As a management consultant, I spend much of my time advising businesses on how to tighten up their cyber security. So, to ensure I am up to date with my client’s latest concerns, I often explore future threats and their mitigation paths. From ransomware and phishing to internal breaches, hacking to physical theft, 2021 has seen literally tens of millions of data breaches. The disappointing thing is that most of these are entirely preventable and worse, some of the world’s biggest tech companies never detected the breach themselves.
With scanning tools, penetration testing and exhaustive data breach reports (I’m a particular fan of Verizon’s) all readily available and free, it’s a wonder that so many breaches are successful.
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Any CIO/CISO worth their stripes will have long-term plans in place that are future-proofed and will regularly conduct simulation attacks that include both imminent and upcoming threats. Working with this kind of switched on C-level person is a joy – and a rarity. With most companies failing to protect themselves from yesteryear’s threats, it is painfully obvious that future threats are not even on their radar. This becomes even scarier when you consider that we are about to live in a very new world with a technology that will make current encryption obsolete from day one.
That’s right, I’m talking about quantum computers. Now, before you laugh, sneer or turn away, let’s be frank: there is no question that they are coming. The only question that remains up in the air is “when?”.
To quote Forbes council member Gary Fowler: “The reality is, the quantum revolution is already happening — it’s not a product of the future anymore. The question isn’t, ‘When will it impact our lives?’ but rather, ‘How will it change our lives?’ And at this early stage, businesses can begin preparing for the onset of new technology.”
In addition to this, there’s one thing that’s made me keen to help businesses prepare for quantum computing decryption. That is is the fact that cyber criminals are already gathering and storing sensitive data and continually exploring vulnerabilities in business networks that they can then exploit once they have the quantum technology available.
So, rather than sit around and wait for it to happen, I’ve gone searching for the best tools to combat it.
Let’s talk encryption
We all know that PKI encryption is not equipped to deal with Industry 4.0, hyperconnectivity and the IoT. An ancient (in compsci terms) technology, public key infrastructure encryption is past its sell-by date – though, until recently, it was the best we had. Delving into the most elegant algorithms fixes and encryption innovations, I of course came once again to the father of SSL and co-creator of PKI, Dr. Taher Algamal, and what he’s been up to recently.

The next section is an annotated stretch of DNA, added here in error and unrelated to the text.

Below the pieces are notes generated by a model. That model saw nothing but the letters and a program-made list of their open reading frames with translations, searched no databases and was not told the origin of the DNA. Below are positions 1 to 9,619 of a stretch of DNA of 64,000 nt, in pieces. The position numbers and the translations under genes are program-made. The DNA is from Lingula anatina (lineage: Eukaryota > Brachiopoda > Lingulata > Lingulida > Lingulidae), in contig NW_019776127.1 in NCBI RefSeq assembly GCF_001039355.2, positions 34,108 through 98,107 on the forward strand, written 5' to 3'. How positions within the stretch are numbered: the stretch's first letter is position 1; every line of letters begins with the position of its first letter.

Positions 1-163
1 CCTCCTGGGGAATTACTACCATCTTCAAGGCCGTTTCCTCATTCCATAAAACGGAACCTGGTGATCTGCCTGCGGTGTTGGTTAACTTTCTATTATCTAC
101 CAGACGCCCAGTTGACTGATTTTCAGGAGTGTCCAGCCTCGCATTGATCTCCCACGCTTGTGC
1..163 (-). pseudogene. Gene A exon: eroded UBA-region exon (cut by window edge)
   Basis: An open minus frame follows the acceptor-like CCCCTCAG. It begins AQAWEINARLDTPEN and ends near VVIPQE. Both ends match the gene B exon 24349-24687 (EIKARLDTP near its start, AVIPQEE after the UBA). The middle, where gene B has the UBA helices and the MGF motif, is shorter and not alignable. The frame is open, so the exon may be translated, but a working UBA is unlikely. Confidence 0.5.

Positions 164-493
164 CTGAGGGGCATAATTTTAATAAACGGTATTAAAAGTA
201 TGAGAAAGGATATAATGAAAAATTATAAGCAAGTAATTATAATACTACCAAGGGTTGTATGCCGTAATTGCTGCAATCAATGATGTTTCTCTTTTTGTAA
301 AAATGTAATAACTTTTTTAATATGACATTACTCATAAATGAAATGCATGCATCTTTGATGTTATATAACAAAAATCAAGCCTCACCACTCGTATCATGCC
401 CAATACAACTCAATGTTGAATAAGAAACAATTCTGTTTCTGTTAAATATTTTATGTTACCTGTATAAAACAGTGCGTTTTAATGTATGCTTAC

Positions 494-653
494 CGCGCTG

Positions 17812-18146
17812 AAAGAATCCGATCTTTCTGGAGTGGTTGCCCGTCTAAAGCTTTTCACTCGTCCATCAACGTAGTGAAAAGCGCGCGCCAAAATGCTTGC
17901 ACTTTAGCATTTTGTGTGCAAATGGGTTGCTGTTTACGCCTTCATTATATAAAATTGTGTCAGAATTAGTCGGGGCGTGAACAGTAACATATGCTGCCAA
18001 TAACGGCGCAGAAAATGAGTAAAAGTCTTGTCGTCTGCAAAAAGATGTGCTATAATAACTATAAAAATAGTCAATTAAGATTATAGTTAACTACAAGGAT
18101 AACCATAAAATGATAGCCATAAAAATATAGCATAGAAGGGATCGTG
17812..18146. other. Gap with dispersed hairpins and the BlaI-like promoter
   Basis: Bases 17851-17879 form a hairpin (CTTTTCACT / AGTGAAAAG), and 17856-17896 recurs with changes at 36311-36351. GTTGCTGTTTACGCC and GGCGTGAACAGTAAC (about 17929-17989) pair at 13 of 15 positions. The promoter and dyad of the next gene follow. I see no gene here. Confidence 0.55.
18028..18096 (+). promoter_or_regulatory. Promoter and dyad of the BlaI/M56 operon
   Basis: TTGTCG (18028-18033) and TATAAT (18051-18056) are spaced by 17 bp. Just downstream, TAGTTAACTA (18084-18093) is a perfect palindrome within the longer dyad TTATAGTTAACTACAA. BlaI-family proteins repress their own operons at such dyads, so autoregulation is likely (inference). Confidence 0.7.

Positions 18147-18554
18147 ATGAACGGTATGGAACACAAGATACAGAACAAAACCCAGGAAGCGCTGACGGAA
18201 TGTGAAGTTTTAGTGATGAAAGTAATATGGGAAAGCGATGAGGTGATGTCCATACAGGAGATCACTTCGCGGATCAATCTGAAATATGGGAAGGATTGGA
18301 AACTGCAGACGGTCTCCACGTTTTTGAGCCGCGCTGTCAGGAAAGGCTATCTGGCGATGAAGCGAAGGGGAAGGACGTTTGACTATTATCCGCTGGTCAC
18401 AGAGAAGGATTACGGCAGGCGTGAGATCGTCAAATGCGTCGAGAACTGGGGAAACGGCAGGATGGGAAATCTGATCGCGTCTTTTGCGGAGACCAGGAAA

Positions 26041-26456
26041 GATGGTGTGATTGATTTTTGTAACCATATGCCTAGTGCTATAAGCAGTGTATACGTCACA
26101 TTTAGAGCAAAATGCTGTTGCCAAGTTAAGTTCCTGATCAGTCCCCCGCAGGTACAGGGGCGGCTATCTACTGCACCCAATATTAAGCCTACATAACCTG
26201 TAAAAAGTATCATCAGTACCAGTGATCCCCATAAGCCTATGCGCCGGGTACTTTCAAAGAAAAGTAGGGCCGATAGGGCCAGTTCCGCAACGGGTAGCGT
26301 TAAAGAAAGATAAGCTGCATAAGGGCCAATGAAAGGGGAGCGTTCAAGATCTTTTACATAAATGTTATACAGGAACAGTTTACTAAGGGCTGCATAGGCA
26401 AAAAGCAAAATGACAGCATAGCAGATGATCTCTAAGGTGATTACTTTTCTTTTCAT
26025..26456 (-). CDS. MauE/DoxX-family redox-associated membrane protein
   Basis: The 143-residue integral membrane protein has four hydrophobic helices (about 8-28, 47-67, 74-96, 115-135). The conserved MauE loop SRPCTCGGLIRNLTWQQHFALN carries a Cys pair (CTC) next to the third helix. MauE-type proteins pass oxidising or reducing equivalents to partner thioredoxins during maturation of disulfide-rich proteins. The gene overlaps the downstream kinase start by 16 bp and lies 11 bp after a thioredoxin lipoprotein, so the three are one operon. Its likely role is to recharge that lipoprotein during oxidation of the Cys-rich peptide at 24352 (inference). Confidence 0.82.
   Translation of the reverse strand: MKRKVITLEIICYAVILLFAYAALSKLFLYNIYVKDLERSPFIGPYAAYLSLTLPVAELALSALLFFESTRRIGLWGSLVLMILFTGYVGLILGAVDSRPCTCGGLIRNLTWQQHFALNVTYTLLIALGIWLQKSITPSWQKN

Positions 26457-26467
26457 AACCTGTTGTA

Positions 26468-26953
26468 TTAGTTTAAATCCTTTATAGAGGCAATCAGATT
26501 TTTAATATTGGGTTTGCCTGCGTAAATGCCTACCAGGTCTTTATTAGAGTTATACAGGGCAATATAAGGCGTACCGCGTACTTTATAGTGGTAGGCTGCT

It turns out that he’s mostly on the board for a few heavy hitters in the cyber security industry, most notably, in the business of nextgen encryption technology, as board director for Arqit Quantum, Inc. This British-based business boasts a staff that any government’s intelligence, defence and IT departments would die to have on their side. And what they’ve created is a simple, yet elegant solution to both the current panoply of threat actors and the imminence of quantum computing decryption.
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But how do they do it?
The trademarked QuantumCloud™ creates software encryption keys (in particular, symmetric keys), which combine patented quantum tech and more traditional methods. What QuantumCloud™ does, in a nutshell, is protects each device in the chain – creating a new symmetric key for each machine.
From the company’s website: “Symmetric keys are provably secure against any attack, including quantum computing. But until now, there was no safe and efficient way to distribute them. Arqit gives you a method to create those keys at scale, securely, at any kind of endpoint device. Arqit’s product, QuantumCloud™ is symmetric encryption, reborn for the cloud.”
For more on the nitty gritty of how this ingenious, zero-trust approach to key creation defends against quantum attacks – and how the company has partnered with Babcock to do real world sim tests – check out this interview with Arqit founder and CEO David Williams
Looking into the company a bit more, I found that seven of the world’s most tech-forward governments (including Japan, the US and UK), along with Honeywell, qtlabs and Verizon are all clients. With a four-star general on the board, as well as what seems to be most of GCHQ’s (that’s MI5 and 6 to me and you) former cyber security team on staff, I’m excited about what Arqit is bringing to decryption prevention.
My conclusion? Well, I’ll be advising large business owners and cyber security leaders that Arqit’s surprisingly inexpensive QuantumCloud™ upgrade is the solution they’re looking for – because, as with all things cyber security, an ounce of prevention is worth a pound of cure.